11 July 2006

Poorly-equipped, but well-placed (plus an aside on Christian reading and preaching of the OT)

by Dan Phillips

On my recent trip to the Eastern Sierra Nevada, I took reams of photos (you can see just a few here). On my last evening, I was strolling by a creekside looking for some fauna to add to my shots of flora, and saw this little fellow:

As you can see, he was having a fairly leisure look at me. And why shouldn't he? I'm sure I was an interesting study to him, and he could safely gaze on.

Why "safely"? He has no natural defenses against me, of any consequence. He's not large, he hasn't the bear's massive, devastating paws, nor the rattler's agonizing venom, nor the lion's crushing jaws. (Well, he does have my well-grounded fear that he might have some pestilential disease -- but he doesn't know that.)

Nor was he the only student I encountered. Here's one of his fellow-observers, gathering a few notes for his term-paper:

They and the others like them had one thing in common. When I advanced a bit closer, to get a better picture -- and how many good pictures have I lost, trying to get a better picture? -- they'd vanish. They'd disappear somewhere into their little rock fortress.

And that, of course, was their security, it was their deliverance, their defense. Nothing in themselves. Just the fact that they'd picked an impregnable place to make their abode.

As I reflected, my mind turned to the verse in Proverbs 30:26, quaintly rendered thus in the KJV: "The conies are but a feeble folk, yet make they their houses in the rocks." Here are the comments of the great man himself, Charles Spurgeon, from his evening devotional for November 20:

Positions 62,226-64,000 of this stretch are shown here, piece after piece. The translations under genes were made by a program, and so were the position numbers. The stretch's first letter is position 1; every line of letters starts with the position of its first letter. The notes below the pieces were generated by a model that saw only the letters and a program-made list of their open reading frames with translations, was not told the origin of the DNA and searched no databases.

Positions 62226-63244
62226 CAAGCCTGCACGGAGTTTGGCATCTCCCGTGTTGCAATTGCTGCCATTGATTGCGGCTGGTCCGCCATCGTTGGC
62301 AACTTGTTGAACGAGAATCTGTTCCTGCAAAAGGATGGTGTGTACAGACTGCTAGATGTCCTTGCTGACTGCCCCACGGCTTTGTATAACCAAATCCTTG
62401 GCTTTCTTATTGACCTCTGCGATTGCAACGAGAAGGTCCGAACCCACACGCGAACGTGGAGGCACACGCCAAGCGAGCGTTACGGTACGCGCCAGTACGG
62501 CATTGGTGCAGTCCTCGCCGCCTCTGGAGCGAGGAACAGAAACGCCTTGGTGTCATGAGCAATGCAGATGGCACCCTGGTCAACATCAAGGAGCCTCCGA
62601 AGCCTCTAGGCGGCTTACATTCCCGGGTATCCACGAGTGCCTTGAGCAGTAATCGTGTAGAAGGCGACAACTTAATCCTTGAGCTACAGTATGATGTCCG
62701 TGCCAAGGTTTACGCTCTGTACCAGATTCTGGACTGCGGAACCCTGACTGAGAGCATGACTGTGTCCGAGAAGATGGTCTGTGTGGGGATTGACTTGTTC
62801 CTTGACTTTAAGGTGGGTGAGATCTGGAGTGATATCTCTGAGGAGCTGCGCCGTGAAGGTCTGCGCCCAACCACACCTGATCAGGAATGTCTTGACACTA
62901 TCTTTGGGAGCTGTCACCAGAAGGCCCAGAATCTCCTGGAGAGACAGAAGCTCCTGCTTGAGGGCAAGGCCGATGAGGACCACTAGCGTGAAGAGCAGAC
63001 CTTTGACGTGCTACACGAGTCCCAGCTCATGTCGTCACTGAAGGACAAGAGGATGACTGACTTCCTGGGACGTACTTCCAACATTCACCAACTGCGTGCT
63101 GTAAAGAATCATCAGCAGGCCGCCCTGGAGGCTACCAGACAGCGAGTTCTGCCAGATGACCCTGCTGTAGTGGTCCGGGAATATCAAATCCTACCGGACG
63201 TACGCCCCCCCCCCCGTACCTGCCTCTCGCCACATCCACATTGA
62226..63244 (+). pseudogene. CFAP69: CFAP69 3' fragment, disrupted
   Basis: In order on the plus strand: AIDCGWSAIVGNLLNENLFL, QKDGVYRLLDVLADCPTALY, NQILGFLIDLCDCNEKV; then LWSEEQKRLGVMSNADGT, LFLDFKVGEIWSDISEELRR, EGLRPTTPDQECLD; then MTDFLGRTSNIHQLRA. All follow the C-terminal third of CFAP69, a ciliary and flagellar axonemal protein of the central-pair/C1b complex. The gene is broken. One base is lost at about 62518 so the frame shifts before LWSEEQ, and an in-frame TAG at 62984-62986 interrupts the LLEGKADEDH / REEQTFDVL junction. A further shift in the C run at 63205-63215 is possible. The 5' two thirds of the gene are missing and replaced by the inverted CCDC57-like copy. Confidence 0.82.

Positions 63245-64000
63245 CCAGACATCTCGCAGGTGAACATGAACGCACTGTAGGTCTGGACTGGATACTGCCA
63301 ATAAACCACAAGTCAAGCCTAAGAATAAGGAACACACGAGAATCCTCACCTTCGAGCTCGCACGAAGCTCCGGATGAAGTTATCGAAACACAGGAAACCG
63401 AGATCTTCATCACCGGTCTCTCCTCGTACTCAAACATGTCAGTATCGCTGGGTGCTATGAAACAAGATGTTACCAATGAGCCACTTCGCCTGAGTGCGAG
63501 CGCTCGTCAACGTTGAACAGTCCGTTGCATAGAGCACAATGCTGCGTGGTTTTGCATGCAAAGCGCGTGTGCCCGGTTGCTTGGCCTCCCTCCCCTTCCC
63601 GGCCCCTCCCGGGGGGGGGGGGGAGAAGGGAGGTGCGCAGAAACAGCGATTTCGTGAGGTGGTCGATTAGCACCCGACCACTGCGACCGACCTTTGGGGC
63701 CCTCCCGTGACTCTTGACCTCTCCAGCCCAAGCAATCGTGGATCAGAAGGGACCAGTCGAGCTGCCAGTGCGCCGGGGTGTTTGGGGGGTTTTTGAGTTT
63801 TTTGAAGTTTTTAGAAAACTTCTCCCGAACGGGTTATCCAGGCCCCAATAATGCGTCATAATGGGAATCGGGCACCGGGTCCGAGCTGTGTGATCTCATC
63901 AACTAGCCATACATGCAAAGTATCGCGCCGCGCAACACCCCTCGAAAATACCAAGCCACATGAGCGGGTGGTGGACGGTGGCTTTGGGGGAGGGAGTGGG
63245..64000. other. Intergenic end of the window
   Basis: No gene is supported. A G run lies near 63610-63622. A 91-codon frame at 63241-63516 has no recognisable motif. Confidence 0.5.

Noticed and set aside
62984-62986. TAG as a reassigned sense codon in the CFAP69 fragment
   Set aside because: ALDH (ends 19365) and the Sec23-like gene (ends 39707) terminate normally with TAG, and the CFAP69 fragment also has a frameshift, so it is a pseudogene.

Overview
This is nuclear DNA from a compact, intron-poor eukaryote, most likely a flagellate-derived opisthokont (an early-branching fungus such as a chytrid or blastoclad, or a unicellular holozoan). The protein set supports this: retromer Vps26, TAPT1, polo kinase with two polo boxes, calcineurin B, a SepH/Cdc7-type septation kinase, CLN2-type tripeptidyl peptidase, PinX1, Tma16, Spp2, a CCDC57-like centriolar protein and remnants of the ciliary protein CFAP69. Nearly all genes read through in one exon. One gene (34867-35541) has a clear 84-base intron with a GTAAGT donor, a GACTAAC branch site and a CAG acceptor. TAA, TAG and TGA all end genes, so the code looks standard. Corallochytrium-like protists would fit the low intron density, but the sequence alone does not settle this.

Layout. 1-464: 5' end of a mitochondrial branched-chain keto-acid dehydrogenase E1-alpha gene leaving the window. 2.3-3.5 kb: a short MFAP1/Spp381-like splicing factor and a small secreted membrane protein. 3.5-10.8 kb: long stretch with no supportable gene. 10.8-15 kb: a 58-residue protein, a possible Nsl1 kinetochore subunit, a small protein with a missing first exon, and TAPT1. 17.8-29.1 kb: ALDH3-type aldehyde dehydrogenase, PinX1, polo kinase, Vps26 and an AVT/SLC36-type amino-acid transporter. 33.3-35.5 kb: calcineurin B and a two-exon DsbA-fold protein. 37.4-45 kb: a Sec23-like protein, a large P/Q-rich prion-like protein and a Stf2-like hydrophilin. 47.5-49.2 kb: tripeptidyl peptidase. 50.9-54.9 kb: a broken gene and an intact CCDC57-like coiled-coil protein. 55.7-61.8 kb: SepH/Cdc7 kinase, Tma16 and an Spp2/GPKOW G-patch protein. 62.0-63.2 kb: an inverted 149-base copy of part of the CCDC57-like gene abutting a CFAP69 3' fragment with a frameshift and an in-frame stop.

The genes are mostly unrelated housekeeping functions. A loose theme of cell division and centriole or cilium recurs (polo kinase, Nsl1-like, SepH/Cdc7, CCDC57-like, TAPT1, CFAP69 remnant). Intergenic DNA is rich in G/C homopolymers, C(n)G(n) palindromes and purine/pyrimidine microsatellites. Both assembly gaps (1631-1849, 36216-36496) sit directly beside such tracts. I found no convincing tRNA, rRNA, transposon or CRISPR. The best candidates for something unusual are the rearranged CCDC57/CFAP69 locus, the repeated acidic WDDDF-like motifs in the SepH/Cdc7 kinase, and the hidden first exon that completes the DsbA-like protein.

Conscious of their own natural defencelessness, the conies resort to burrows in the rocks, and are secure from their enemies. My heart, be willing to gather a lesson from these feeble folk. Thou art as weak and as exposed to peril as the timid cony, be as wise to seek a shelter. My best security is within the munitions of an immutable Jehovah, where his unalterable promises stand like giant walls of rock. It will be well with thee, my heart, if thou canst always hide thyself in the bulwarks of his glorious attributes, all of which are guarantees of safety for those who put their trust in him. Blessed be the name of the Lord, I have so done, and have found myself like David in Adullam, safe from the cruelty of my enemy; I have not now to find out the blessedness of the man who puts his trust in the Lord, for long ago, when Satan and my sins pursued me, I fled to the cleft of the rock Christ Jesus, and in his riven side I found a delightful resting-place. My heart, run to him anew to-night, whatever thy present grief may be; Jesus feels for thee; Jesus consoles thee; Jesus will help thee. No monarch in his impregnable fortress is more secure than the cony in his rocky burrow. The master of ten thousand chariots is not one whit better protected than the little dweller in the mountain’s cleft. In Jesus the weak are strong, and the defenceless safe; they could not be more strong if they were giants, or more safe if they were in heaven. Faith gives to men on earth the protection of the God of heaven. More they cannot need, and need not wish. The conies cannot build a castle, but they avail themselves of what is there already: I cannot make myself a refuge, but Jesus has provided it, his Father has given it, his Spirit has revealed it, and lo, again to-night I enter it, and am safe from every foe.